Around the Internet

Jane Friedman's Ultimate Blog Series on Novel Queries is great for people new to writing queries, as well as for people (like me) who just always struggle, no matter how many times they write queries.

Rachelle Gardner explains the sorts of things agents regularly negotiate in Publishing Contracts.

Adventures in Children's Publishing explains how to Deepen Your Novel with Imagery, Symbolism, and Figurative Language.

Over on Jungle Red Writers, Alicia Rasley guest-blogs on the Top Ten Plotting Problems.

Have a great weekend, everyone!

Carolyn Kaufman, PsyD writes fantasy, scifi, and nonfiction. She loves helping writers "get their psych right" in their stories, and her book on the same topic, THE WRITER'S GUIDE TO PSYCHOLOGY: How to Write Accurately About Psychological Disorders, Clinical Treatment, and Human Behavior is now available for pre-order. Learn more about the book at the WGTP website or ask your own psychology and fiction question here.

Wednesday, November 10, 2010

Acquiring An Agent After Self-Publishing

from the QT Festival Of Questions

Question #1:

I'm a self-published author who has sold a few hundred copies, via family and friends but have failed to get an agent interested. Currently, the book is doing the rounds of the office where I work, and being passed back and forth in the staff room of the college, where my sister teaches. I haven't sought any praise, but the reaction has been truly fantastic, with comments almost in the realms of hyperbole. This being the case, can you tell me how I should go about getting an agent?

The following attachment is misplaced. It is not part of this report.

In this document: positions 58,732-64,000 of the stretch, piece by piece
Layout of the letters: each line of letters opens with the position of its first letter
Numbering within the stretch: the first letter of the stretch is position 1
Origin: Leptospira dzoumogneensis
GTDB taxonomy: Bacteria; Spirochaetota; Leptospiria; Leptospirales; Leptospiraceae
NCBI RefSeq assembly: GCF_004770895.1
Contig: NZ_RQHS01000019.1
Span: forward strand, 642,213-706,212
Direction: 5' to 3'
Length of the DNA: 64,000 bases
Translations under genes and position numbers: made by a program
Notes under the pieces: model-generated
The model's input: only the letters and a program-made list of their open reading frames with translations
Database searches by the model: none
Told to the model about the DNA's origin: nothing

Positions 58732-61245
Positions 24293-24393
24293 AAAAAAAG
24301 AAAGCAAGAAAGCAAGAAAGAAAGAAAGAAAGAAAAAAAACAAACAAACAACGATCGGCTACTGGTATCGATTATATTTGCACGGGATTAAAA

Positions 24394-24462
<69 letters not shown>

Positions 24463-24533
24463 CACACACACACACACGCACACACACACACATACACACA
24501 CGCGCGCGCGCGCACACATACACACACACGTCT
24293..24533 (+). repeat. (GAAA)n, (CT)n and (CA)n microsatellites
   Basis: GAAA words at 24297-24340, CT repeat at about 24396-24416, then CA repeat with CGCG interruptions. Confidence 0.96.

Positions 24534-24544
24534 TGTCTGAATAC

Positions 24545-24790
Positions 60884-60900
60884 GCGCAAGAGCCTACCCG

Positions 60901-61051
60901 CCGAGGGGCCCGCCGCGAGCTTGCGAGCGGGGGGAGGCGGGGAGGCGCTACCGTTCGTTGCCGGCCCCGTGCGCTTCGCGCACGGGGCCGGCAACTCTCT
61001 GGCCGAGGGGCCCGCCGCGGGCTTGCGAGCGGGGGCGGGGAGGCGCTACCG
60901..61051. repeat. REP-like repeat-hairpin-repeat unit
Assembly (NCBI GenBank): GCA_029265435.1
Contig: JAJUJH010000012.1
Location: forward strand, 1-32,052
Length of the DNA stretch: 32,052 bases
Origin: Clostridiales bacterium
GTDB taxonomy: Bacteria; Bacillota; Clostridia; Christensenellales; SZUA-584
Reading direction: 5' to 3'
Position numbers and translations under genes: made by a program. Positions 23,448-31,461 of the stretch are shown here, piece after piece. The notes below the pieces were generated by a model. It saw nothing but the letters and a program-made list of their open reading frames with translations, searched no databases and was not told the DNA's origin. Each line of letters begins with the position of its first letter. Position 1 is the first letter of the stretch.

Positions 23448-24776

Absolutely! Write a second book.

That's not the answer you thought you were going to get, but it's the best way to attract an agent. You've shown some success on your own, but many agents are going to see the publishing pool for this novel as having been tainted by your self-publication.

Writing that moves people to tears and earns unasked-for praise will inevitably attract an agent's attention. If you've got that kind of talent, surely you have more than one book in you. You can then leverage your self-publishing success in order to show an agent that your work has wider appeal.

Therefore take a two-pronged approach: promote the heck out of your self-published work. Get it reviewed as widely as possible, and do whatever you can to connect with others who will love your book. Raise those sales number.

And at the same time, write a second novel unconnected to the first. Put the same effort in as you did for your first. Polish it, and then query agents with a fabulous query letter and an appealing hook. In your bio paragraph, you can note, "I am the self-published author of {Title Redacted} which has sold 5,000 copies."

Ah, but what you wanted was to get your current title in front of thousands of readers. A second book would help in that regard: those who read and love your second book will see mention of your first in your bio, on your website, and in your interviews promoting that book. Consider the second book to be free publicity for the first. You'll sell more copies. And if you sell enough copies of Book One, the publisher of your second book may decide it's worth publishing too.


Jane Lebak is the author of The Guardian (Thomas Nelson, 1994), Seven Archangels: Annihilation (Double-Edged Publishing, 2008) and The Boys Upstairs (this December from MuseItUp). At Seven Angels, Four Kids, One Family, she blogs about what happens when a distracted daydreamer and a gamer geek attempt to raise four children. She is represented by Roseanne Wells of the Marianne Strong Literary Agency.

Monday, November 8, 2010

Contest Winners!

Literary agent Joan Paquette judged our last QueryTracker Blog contest on October 27, 2010. We had over 600 entries ranging from picture books to young adult novels. We will contact the winners and provide them with the proper submission email address. Ms. Paquette's winners are as follows:

October Children's Lit Contest Winners